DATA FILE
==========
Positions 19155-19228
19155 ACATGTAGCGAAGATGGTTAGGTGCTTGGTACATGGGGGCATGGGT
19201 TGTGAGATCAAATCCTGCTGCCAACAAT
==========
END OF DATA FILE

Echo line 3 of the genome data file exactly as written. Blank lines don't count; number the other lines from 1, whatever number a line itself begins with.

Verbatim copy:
19201 TGTGAGATCAAATCCTGCTGCCAACAAT